The Empire was always like that, actually. Like when the gang is escaping the Death Star after disabling the tractor beam, they send like two TIE Fighters out to catch them. Don't they have a huge, disposable fleet? TFA brings this idea back - completely incompetent Stormtroopers and a total reluctance crush the Resistance with numbers like this instead of just one superweapon that's totes ineffective against small fighters.

The idea of the depletion of sunlight working as a timer for charging the superweapon was a great visual guide for both the characters and the audience, and actually provided a logical reason for why the planet was an ice world - because they keep killing whatever hear they should get from their sun. Of course, being in the middle of space would be a little bit colder than just a few snow flurries, and that's not even counting the gravitational destabilization that would occur with draining a sun, but Star Wars has always been pretty soft science, so who cares.

Once we get past the derivative plot, though, we find that we have a pretty good film on our hands. Finn offers us an unparalleled look at what it means to be a Stormtrooper, and it's surprising that more don't have serious problems with killing random civilians all the time, but then again, real armies do that all the time, and these guys were specifically trained to lack individuality. There is some awkwardness with Finn's hitting on Rey, but I'm more impressed that he isn't completely developmentally challenged since he was only a number until a few days ago.
See? Even his lightsabre is like, built shittily. Also this
shot is not in the movie.

Kylo Ren, though, is instantly the most interesting character in the film. He appears first as a total badass, but as his layers are unpeeled we find instead that he's actually mostly just an overcompensating poser pussy. It's an important scene when he unmasks himself and we see the neatly coiffed Adam Driver and not some monster or burn victim. It's as if everything he's trying to do is to prove that he has some angsty personal reason for his internal conflict, but he's really just a brat who can't handle the balance of the force inside him. You've got to believe that when he tells his father, Han Solo, that he faces a tremendous amount of pain that he really doesn't know how to deal with it at all. Just like this film is trying to live up to its predecessor, Ren tries to live up to Vader and is constantly insecure about the fact that he's failing. To deal with this he lashes out abruptly and arrogantly. When Vader was pissed he's just choke an Admiral and move on with his life. Gone is the propriety and formality of even young pussy Anakin from Attack of the Clones (2002). Ren is trying to hard to live up to something he can't obtain. By the end of the film after he's dealt a blow to Star Wars lovers everywhere and finally had some actually good ol' face mutilation courtesy of Rey he actually has hatred to claim.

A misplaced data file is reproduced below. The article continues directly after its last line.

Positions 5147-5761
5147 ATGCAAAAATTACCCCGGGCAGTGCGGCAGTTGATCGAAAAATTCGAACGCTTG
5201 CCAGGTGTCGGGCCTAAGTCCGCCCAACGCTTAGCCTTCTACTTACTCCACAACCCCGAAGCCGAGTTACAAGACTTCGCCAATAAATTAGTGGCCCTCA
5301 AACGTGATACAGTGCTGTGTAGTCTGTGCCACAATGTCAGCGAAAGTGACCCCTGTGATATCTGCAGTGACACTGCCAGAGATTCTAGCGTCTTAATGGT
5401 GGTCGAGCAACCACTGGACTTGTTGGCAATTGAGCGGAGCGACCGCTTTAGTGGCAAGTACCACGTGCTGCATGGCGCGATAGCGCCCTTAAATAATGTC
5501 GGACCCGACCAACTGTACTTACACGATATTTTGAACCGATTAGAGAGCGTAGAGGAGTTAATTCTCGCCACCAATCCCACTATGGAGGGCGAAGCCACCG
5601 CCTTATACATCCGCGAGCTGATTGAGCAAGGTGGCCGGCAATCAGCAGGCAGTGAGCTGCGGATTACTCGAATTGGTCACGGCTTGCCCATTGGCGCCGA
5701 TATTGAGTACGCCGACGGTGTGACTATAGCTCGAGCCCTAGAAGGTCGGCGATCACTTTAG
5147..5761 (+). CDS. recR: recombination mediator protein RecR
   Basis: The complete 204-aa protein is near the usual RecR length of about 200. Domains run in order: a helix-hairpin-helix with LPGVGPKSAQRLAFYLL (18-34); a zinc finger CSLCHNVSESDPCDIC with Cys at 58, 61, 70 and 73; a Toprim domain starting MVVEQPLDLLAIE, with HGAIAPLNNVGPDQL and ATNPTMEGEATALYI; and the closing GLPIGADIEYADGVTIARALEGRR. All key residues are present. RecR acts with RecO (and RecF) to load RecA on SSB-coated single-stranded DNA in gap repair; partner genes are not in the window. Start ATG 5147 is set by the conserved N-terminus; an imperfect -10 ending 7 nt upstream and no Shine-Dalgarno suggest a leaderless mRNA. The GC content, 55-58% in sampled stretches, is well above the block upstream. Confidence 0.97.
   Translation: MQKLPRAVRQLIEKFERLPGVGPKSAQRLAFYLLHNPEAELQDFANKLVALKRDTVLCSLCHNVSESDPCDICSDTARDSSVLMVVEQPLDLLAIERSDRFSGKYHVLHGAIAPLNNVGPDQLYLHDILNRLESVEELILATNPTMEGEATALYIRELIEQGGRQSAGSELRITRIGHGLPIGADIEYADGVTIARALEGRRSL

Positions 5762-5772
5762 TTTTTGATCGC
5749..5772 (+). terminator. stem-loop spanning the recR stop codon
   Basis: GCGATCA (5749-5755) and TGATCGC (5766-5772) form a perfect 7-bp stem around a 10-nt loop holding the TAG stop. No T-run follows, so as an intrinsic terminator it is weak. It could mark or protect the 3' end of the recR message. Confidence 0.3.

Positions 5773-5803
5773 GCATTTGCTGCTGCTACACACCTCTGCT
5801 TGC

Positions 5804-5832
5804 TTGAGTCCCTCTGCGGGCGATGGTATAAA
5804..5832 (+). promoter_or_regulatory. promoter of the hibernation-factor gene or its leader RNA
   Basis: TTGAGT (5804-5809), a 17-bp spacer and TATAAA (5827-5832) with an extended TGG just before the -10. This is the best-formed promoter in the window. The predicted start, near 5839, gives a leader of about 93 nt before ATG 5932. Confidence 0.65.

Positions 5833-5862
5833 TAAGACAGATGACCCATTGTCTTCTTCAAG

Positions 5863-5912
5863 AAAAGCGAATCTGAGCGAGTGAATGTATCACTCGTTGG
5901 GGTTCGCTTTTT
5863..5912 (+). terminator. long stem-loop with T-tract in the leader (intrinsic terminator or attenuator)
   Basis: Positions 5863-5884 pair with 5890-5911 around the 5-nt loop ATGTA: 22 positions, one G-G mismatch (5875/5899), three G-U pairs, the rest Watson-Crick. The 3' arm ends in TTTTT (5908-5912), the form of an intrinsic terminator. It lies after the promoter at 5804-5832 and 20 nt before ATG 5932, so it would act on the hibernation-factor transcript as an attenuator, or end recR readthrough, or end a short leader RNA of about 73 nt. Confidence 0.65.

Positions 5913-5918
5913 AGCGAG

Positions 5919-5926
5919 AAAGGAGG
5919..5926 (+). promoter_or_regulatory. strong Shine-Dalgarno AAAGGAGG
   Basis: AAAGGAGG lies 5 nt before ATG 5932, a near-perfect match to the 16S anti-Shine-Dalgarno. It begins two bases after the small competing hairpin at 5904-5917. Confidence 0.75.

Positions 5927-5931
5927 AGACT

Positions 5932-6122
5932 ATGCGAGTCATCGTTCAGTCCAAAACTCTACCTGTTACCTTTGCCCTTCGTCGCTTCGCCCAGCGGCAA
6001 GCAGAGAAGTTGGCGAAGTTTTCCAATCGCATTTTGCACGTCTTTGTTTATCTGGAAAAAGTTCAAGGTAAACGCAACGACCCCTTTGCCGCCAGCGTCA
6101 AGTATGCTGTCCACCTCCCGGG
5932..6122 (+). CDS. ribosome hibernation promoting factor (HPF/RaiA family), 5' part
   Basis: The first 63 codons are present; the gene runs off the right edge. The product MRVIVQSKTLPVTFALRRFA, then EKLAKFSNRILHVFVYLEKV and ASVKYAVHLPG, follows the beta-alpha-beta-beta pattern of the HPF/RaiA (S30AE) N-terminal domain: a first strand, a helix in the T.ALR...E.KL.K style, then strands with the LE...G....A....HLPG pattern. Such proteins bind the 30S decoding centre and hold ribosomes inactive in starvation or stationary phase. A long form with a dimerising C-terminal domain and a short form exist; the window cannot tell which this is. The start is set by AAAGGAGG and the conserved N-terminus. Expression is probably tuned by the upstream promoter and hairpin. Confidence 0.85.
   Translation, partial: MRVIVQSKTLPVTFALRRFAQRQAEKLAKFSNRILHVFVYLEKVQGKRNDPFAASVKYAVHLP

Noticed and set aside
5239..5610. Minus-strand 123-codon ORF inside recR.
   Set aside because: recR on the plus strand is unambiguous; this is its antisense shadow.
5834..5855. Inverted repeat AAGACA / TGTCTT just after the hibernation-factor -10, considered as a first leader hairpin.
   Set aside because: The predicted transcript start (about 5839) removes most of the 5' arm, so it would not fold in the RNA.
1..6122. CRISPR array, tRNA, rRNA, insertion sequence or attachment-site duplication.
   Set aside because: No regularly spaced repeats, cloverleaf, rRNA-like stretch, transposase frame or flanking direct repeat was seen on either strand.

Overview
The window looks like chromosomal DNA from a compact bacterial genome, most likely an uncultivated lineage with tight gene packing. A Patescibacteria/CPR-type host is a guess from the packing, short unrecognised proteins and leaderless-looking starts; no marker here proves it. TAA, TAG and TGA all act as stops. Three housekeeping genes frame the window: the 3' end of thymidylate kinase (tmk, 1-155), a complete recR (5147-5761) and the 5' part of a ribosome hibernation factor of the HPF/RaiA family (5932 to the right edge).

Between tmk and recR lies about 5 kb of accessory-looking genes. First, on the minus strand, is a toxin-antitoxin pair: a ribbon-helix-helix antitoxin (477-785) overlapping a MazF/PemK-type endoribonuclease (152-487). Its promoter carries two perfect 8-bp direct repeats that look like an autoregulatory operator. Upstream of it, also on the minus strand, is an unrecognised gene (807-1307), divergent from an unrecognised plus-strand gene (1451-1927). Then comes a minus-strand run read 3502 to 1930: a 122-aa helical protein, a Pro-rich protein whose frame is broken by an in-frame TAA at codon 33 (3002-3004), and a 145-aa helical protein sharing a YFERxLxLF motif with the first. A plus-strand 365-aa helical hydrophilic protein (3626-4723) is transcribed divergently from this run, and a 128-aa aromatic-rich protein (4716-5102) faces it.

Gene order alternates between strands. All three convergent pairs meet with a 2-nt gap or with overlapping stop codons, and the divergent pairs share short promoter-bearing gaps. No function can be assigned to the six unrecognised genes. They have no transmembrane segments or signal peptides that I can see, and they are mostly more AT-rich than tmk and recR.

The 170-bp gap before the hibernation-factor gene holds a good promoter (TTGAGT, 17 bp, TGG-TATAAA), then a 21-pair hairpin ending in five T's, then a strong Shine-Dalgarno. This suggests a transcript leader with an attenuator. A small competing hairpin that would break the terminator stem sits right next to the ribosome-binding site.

This is a generational indictment. The whole First Order are just dicks for no reason. They're not trying to put down a rebellion or maintain order, they're just evil for the sake of being evil. They're attempting to emulate an ideology without anything substantial to back it up. At one point General Hux says something or other about "order" but he's not coming from a place of cool and collected strategy like Tarkin. He's instead coming from a place of irrationality, anger, and mistaken purpose. I don't think it's a coincidence casting Domhnall Gleeson instead of someone older who would have been alive during the Galactic Civil War. He and Ren battle for who the biggest pussy is in the First Order but they're ultimately both just kids trying to prove themselves. And did they escape Starkiller Base, btw? Who knows. At least Star Wars showed Vader's TIE Advanced stabilizing after hurtling through space.

Do we have to talk about Supreme Leader Snoke? I'm putting this out there - he's the worst part of this film. A total Emperor Rip-off that was startlingly weak CGI who looked like a weird giant at first (later revealed to be a hologram), who seems like the laziest a-hole ever. I actually thought there was a disconnect between the CGI characters and the real environments, which was weird. It's insane to believe that there were practically no sets in the Prequel Trilogy, and things like every single Clonetrooper were made in a computer. That gives it all a nice plastic feel looking back on it now, and the scope and sets of TFA are refreshing and awesome. The problem with that is actually populating them with lame CGI peeps who are suddenly juxtaposed and take you out of the story. That's so terrible to complain about. I really do love the weight and naturalism of the practical sets.

I also generally didn't understand the relationship between the Republic, the First Order, and the Resistance. The Republic is in charge now, but is the First Order still ruling over a few planets or something? And is the Resistance resting them on those planets? If the Rebel Alliance is totally just the New Republic, then why is it like, a secret, shady deal? Does the Republic not want to outwardly look like they are resisting the First Order? They blew up like five planets on a whim! This doesn't make any sense.